Simple Field Module: Introducing a Simpler UI for Creating Fields

Feb 13, 2012 · by Suzanne Dergacheva

Need a simpler UI to let administrators manage fields? We recently created a new contributed module called Simple Field. This module simplifies the UI for creating fields and adding them to content types and entities. It also provides granular permissions, so you're not stuck with a single catch-all permission for managing fields. You can see a demo of the module in action at simplefield-demo.ewdev.ca (login: demo/demo).

Why do I need Simple Field?

Imagine you're creating a Drupal site and you want to let your users create fields, but you don't want to give them the 'Manage Fields UI'. The Manage Fields UI is very powerful, but it also provides a lot of settings and configuration that can be confusing for non-technical users. Giving users permission to manage fields allows them to delete fields, and you might want more granular permissions to prevent users from deleting data on the site.

Simple Field Types

The Simple Field module includes a set of Field Types. Instead of a long list of cryptic types which can intimidate non-technical users, field types are things like 'Multiple Choice' or 'Yes/No'.


List of built-in Simple Field types

Simple Field types include a core field type, plus some field widget settings. For example, rather than choosing 'Boolean', users can choose 'Yes/No', which is a Boolean field with pre-configured options for yes or no. The user adding the Simple Field will not see the 'Options' field and won't be able to change the option values.

Of course, we can't anticipate all the Simple Field types that other sites will need, so the module is extensible and allows developers to define additional Simple Field types in code.

Creating Fields is as Easy as Pie

With pre-defined field settings, creating fields becomes much easier for users. Users just need to enter the label, whether the field is required, and help text. Some Simple Field types, such as 'Multiple Choice', have an options field, but that's it.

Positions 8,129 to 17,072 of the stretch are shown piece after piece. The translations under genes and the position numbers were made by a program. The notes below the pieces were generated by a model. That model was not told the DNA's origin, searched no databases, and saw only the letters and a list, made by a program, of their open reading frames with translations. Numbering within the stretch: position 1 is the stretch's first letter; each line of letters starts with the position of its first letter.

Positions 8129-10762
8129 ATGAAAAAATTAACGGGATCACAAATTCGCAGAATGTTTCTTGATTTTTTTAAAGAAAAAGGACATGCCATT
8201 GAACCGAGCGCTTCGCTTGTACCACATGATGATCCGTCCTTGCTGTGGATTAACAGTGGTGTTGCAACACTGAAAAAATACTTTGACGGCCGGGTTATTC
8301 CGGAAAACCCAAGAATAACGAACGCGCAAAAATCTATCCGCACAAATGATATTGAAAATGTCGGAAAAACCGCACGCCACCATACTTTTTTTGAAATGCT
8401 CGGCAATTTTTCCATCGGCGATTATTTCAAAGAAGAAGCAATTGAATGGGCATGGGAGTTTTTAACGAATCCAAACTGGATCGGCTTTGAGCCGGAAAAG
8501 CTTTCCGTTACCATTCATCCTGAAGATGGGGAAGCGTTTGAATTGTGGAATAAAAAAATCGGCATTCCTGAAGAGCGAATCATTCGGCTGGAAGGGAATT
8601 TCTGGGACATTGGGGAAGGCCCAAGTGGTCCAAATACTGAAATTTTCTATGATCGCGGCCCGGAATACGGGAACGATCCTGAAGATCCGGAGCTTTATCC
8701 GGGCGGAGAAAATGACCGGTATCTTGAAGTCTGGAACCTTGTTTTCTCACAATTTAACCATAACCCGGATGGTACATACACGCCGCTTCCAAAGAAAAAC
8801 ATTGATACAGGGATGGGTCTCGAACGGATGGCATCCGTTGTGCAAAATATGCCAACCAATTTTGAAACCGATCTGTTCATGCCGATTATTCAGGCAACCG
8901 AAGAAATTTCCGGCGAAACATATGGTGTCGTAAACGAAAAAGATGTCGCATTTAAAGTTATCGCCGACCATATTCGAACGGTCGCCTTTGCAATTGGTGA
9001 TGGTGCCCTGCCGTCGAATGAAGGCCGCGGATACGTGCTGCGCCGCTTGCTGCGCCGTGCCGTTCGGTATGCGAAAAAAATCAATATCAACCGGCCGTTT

Creating a 'Yes or No' Simple Field

Attaching Simple Fields to Content Types

You can enable Simple Field on a per content type basis, which provides a nice UI for managing the Simple Fields for that content type. The module uses modals to keep the UI concise. You can create and attach files from the same page.


UI for attaching Simple Fields to a Customer content type

An Alternative UI for Creating Fields

The Simple Field module provides an alternative UI for creating fields, which only exposes some of the field settings to users. Other administrative roles can still be given access to all of the more advanced settings through the Manage Fields UI. The fields are stored in the database in exactly the same way, so everything like Views integration still works. All settings and weights are synchronized between the two interfaces.


Simple Fields appear in the Manage Fields UI

Granular Permissions for Fields

Permissions for the Simple Field module are very granular. You can control which roles have access to which field types and whether users can delete fields or remove fields from a particular content type or entity. For example, you can configure your site so that the users with the 'service rep' role can add Yes/No, Multiple Choice, and Short Answer simple fields to the customer content type. This way, service reps can add fields on-the-fly if they realize that collecting a particular piece of information from customers is valuable.


Simple Field Permissions

Adding Simple Fields to Entities: Fields as Content

While the Simple Field module can be used to add fields to bundles (i.e. content types) it can also be used for adding fields to entities. This opens up a ton of new possibilities. For example, you can create a survey entity and allow users to attach fields to each individual entity. Used this way, the Simple Field module is kind of like an alternative to the Webform module, allowing you to add fields to pieces of content.

Presentation at DrupalCamp NJ

Alex Dergachev presented a case study at Drupal Camp NJ on February 4, 2012 and included a demo of the Simple Field module. The case study shows our original use case for the module in the context of a Drupal project for a university.

Documentation

For information on creating new types, among other things, take a look at the documentation.